Will in caps.

Sam

gryphon
August 16, 2002, 04:08 PM
"enough" is never enough. We should always be striving to perfect, enhance, get better at everything we do. I at one time was narrow minded and thought that martial arts were enough. They are not. Martial arts, various weapons systems, situational awareness training, etc should all be incorporated into one package.

vi9er
August 16, 2002, 04:23 PM
you hear alot about "tools in the box" and levels of escalation. An effective martial art,(keyword effective) is simply another tool in your arsenal. Frankly, i never want to have to use my weapon to take anyones life, unless it is absolutley necessary. That is why i feel an effective martial art is important. If the situation can be resolved with less than lethal force, than that is much more preferable than killing someone. Does that mean i will hesitate to draw and use my weapon? Definitley not. I just enjoy lots of options to choose from :D , as the saying goes, when all you have is a hammer, everything looks like a nail...

C.R.Sam
August 17, 2002, 09:55 AM
If one is confronted with deadly intent and capability...

It can be a big mistake, (If you must stay and repell), to counter with a "less than deadly" mindset.

Whether with empty hand or .44 or anything in between, the objective is to STOP the threat as fast as possible.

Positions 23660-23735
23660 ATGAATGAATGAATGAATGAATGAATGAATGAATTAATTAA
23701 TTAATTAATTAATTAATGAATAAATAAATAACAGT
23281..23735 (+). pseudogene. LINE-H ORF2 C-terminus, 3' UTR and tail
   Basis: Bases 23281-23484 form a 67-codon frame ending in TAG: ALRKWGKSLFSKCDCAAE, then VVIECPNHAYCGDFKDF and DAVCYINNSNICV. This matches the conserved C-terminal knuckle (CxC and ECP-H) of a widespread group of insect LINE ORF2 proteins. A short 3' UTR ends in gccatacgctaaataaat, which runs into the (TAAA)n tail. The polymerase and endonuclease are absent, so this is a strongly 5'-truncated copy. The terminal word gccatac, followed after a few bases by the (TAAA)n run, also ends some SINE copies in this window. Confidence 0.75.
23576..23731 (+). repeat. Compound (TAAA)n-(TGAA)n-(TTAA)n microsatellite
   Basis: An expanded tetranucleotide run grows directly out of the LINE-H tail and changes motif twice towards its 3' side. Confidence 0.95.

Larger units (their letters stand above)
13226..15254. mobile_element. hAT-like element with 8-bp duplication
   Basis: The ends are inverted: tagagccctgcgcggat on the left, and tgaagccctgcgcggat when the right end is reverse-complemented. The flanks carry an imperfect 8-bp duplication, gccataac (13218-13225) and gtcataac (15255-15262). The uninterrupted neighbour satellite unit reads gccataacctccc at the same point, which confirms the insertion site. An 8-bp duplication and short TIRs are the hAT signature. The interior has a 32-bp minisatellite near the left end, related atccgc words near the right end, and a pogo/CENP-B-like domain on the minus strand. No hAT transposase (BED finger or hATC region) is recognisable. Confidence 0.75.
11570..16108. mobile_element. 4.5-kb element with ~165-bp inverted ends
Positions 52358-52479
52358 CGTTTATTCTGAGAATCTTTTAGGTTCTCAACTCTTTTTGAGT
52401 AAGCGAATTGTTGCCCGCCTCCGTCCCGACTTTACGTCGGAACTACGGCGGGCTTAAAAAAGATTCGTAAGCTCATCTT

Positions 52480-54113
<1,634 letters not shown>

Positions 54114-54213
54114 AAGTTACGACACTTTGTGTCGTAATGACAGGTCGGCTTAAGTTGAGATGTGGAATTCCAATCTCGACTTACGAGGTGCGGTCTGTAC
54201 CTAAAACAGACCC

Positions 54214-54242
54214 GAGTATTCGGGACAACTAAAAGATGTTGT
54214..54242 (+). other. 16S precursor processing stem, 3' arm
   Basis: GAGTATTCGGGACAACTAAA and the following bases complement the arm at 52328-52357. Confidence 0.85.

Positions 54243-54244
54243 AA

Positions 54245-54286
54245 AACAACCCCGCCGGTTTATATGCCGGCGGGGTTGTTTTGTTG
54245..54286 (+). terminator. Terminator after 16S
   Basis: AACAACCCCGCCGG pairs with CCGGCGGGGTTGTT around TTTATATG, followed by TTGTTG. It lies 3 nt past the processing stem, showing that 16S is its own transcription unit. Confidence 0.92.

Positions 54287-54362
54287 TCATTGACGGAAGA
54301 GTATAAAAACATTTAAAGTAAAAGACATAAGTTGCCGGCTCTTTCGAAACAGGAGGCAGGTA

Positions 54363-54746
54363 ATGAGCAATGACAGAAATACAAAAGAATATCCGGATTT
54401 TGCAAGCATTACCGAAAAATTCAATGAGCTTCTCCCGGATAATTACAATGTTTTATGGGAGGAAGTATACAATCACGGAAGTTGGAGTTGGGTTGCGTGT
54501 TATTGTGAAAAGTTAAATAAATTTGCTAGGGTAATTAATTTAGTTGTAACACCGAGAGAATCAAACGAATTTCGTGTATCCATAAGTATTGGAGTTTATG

First choice...depart.
Plan B....STOP the threat NOW.

Sam

Mike in VA
August 17, 2002, 10:51 AM
When I first came home with a handgun a few years back my wife asked why I didn't 'just learn karate'?

She knows I wrestled in high school, boxed a little in the Army, and have generally acquited my self well when push came to shove, but I don't consider my self as an accomplished street fighter by any stretch.

At the time I was in my late 40's, a bit overweight and out of shape. I explained that it takes a good bit of time and practice to become (and maintain) proficient at any martial art, and I already knew how to shoot (I was on the pistol team in college).

I'm now 54, a little heavier and witha blown-out knee and a soon-to-be fused ankle. Though I'm still pretty strong, have good hand speed and can hit a pretty good lick, I can't run and a career in ballet is definitely out. WTSHTF, Gun-foo will have to do.

LASur5r
August 17, 2002, 02:49 PM
It's just like your American Express Card or insurance....or carrying your back up gun or a folder on you .....extra insurance and/or more options when your life is threatened, right?

For those of you who have "seen the elephant", you know what I mean. Anyone who really feels that you know what it's like to "fight for your life", then you know that there are no rules and the more options that you have to stack the odds in your favor, the better your chances of surviving.

STEVE M
August 18, 2002, 07:52 AM
Not all confrontations are 'fights for your life'. We learn martial

arts for the same reasons cops carry more than guns. Not all

situations require the taking of a life.

shy_man
August 19, 2002, 08:35 AM
....have the will and skills to defend themselves as C.R. Sam said is right. This is the words I would like to hear from someone. Even you are armed to the teeth if you are reluctant to fight and accept the consequences be it you're a winner or a losser then you're defenseless.

Remember, that sometimes an LE, Civilian were victims of a BG and vice versa. Thus we need to defend ourselves not only by guns or clubs but anything we could see to use in our sorroundings. Ball pens, nail cutters, sand and any other sticks could kill also. Preparedness, will and skills are important for self defense.

Just my own opinion.